The batteries that power electric cars may someday have something in common with toothpaste and ice cream: their ingredients will be held together with a compound that comes from seaweed.
Lithium-sulfur batteries produce more energy than lithium-ion batteries, which are used in cars today. They also weigh less, and they’re less expensive. One problem, though, is that their sulfur quickly dissolves. So lithium-sulfur batteries aren’t a good choice for cars or other applications that require a long battery life.
Researchers at Lawrence Berkeley National Laboratory are trying to overcome that problem. They developed an artificial binder to hold the battery’s ingredients together. That binder kept the sulfur from dissolving. But the researchers wanted a binder that was less expensive and easier to produce. So they tried something that’s used in food products: carrageenan.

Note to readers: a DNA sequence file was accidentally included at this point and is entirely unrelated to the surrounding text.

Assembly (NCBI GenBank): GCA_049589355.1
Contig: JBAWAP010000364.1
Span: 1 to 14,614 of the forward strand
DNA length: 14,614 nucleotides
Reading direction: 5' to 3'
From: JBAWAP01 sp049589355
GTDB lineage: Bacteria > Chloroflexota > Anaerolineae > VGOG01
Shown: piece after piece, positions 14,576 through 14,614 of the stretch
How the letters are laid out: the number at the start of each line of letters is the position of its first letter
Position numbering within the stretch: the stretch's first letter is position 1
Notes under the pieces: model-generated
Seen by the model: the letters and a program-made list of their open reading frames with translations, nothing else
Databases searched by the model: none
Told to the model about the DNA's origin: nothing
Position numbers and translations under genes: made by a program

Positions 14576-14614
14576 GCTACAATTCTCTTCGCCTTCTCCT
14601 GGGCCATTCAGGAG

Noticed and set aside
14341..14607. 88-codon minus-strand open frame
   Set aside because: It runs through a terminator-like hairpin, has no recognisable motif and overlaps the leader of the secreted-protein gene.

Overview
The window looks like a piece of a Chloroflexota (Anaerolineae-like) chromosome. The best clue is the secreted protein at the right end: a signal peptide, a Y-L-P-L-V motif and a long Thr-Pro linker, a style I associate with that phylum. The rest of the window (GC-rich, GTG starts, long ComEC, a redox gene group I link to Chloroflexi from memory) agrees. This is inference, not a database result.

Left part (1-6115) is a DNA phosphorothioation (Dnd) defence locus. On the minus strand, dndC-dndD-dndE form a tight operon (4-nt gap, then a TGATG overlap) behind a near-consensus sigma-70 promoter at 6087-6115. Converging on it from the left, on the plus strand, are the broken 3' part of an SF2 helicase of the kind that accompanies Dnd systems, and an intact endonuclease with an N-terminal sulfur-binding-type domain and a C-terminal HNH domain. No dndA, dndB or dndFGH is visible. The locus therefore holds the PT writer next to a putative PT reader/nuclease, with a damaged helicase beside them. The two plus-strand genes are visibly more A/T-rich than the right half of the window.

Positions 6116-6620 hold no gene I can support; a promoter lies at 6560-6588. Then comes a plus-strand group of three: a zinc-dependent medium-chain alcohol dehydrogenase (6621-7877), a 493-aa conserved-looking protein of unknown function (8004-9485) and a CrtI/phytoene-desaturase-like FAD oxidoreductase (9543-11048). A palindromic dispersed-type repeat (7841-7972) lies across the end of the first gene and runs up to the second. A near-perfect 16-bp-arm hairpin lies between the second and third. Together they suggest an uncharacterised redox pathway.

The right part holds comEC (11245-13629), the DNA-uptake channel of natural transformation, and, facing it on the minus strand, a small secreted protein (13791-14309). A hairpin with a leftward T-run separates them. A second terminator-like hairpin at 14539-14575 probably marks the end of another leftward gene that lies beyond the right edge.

It comes from red seaweed, which is grown commercially around the world. It’s used in toothpaste, peanut butter, ice cream, and many other products.
The researchers added the carrageenan to the other ingredients, then watched the battery with X-rays. Their experiments showed that the carrageenan worked well -- the sulfur and other ingredients held together, boosting the battery’s life. Follow-up experiments by a car maker found similar results.
There’s a lot of work to do to turn the experiments into commercial products. But the results suggest that cars could someday be powered by batteries held together by seaweed.